Visceral leishmaniasis in immunocompromised patients: 2 cases and review of the literature

M. Weisser, B. Khanlari, U. Flückiger

Author address: 

Basel, CH

Abstract: 

Objective: Visceral leishmaniasis is rare in Western Europe. Morbidity and mortality is low in immunocompetent but may be fatal in immunosuppressed patients. Control of infection and immunity is achieved by the generation of leishmania-specific CD4-T-cells of TH1-type, the secretion of IFN-a and IL-2 and consecutively activation of macrophages to kill intracellular amastigotes. The infection can be reactivated years later in case of cellular immunosuppression. Methods: We describe two patients with reactivation of latent infection: the first after induction chemotherapy for acute lymphatic leukemia (ALL) and the second after treatment with steroids. Results: The first patient, a 41-year-old man from Turkey, was treated for newly diagnosed B-cell ALL with Cytarabine and Idarubicin. He developed fever in neutropenia, mucositis with diarrhoea and abdominal cramps. The patient deteriorated while on empirical treatment with broad spectrum antibiotics and Amphotericin B. Because of an acute abdomen, a laparotomy with resection of the duodenum was performed. The histology revealed an intestinal leishmaniasis. Despite adequate therapy with liposomal Amphotericin B the patient developed fatal septic shock with multiorgan-failure. The second patient was a 66-year-old swiss woman with a diagnosis of allopurinol-induced hepatitis. A liver biopsy showed fibrin ring granulomas. Prednison (75 mg/day) was started and 3 weeks later the patient was readmitted with pancytopenia. A bone marrow aspiration revealed leishmaniasis, identified as Leishmania infantum by PCR. A repeated liver biopsy showed infiltration of leishmania without evidence of fibrinous granulomas as shown on the first biopsy. The history revealed a travel to Malta 2 years earlier. Liposomal amphotericin was started. The patient developed septic shock and died after 15 days on the intensive care unit. Conclusion: Visceral leishmaniasis may become more frequent in non endemic regions because of international travel and increasing numbers of immunosuppressed patients. Reactivation of leishmaniasis should be considered particularly in patients with fever in neutropenia or with pancytopenia and fever under steroids.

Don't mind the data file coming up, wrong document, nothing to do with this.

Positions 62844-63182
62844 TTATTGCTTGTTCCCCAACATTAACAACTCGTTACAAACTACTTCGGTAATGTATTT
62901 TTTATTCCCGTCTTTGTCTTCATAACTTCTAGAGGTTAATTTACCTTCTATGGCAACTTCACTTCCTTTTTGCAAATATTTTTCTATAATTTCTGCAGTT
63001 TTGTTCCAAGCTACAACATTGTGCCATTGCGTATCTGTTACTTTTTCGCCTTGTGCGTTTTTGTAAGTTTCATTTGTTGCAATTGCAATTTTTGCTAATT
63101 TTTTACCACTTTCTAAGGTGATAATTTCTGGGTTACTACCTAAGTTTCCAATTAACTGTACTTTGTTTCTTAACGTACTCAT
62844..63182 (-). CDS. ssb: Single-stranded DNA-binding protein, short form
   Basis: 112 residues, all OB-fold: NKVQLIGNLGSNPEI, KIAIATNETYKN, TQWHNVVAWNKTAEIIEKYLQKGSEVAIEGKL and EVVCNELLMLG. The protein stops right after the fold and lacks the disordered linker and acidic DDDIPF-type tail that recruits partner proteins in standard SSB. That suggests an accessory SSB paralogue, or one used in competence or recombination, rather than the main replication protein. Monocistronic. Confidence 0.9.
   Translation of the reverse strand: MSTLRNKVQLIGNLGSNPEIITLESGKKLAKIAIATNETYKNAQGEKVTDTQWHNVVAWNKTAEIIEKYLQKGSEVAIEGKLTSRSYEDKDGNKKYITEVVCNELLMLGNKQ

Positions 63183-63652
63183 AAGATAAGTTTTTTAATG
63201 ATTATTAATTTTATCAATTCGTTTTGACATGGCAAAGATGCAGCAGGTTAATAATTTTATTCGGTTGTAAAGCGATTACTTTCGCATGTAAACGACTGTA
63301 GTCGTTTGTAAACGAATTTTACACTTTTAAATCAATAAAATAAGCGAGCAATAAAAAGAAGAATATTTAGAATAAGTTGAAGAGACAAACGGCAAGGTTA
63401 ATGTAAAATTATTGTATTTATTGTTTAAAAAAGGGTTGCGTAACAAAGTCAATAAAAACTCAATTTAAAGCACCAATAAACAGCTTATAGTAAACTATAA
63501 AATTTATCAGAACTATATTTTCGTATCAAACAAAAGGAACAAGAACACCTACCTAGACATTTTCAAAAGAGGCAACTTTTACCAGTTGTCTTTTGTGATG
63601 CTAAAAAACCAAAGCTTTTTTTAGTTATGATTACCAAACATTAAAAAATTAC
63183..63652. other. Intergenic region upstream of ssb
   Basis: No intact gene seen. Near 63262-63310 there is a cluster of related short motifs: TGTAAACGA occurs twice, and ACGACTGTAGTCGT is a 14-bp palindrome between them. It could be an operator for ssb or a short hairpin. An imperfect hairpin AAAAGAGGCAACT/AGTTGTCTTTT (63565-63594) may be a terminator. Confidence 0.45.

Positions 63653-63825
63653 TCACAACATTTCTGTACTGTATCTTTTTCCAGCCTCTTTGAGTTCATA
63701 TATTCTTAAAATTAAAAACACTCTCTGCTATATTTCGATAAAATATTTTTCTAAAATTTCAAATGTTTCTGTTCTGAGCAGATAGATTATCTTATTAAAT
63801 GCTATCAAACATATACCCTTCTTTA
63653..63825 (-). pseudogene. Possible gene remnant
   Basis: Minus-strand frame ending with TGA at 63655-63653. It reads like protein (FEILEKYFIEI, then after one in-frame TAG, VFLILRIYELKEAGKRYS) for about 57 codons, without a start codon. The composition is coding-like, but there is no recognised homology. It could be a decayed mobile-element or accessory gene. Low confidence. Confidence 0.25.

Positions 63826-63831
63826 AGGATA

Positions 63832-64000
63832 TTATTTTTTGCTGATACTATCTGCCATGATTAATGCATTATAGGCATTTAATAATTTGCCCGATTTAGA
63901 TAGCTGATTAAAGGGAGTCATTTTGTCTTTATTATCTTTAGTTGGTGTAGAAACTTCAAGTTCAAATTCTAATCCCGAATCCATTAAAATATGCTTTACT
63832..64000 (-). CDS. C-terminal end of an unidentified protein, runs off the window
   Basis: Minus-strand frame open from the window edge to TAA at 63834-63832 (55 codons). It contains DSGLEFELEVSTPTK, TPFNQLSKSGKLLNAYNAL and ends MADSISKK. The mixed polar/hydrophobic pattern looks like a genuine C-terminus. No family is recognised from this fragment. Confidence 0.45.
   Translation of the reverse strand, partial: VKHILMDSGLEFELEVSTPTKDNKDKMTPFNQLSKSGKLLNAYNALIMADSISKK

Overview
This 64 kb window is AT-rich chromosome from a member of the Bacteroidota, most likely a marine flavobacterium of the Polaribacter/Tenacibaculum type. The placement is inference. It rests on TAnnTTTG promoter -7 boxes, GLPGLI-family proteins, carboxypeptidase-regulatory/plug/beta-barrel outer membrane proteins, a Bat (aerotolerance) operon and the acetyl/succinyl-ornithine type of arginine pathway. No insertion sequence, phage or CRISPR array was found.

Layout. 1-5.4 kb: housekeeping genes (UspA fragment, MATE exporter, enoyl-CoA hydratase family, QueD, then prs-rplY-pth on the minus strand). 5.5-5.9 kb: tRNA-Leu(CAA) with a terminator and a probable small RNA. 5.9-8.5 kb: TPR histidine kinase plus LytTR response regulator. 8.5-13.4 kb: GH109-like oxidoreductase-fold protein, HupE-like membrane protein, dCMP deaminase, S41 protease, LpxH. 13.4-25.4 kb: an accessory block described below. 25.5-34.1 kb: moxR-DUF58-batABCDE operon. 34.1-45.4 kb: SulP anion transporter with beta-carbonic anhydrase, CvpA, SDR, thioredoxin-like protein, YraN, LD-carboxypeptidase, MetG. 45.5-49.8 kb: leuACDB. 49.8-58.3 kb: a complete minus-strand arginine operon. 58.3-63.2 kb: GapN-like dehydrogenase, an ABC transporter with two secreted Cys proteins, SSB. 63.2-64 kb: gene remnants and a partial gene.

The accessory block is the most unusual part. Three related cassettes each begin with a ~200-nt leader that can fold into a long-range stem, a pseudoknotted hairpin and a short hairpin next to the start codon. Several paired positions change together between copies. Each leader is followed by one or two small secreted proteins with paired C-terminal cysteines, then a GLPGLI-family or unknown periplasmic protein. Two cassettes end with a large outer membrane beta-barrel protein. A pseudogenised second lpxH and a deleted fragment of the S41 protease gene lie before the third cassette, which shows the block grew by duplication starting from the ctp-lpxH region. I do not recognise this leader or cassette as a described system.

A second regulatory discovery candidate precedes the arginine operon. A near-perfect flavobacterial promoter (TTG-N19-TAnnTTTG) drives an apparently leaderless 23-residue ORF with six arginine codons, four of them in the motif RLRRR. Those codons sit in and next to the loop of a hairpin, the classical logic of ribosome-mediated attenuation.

2006

abstract No: 

P556

Full conference title: 

16th European Congress of Clinical Microbiology and Infectious Diseases
    • ECCMID 16th (2006)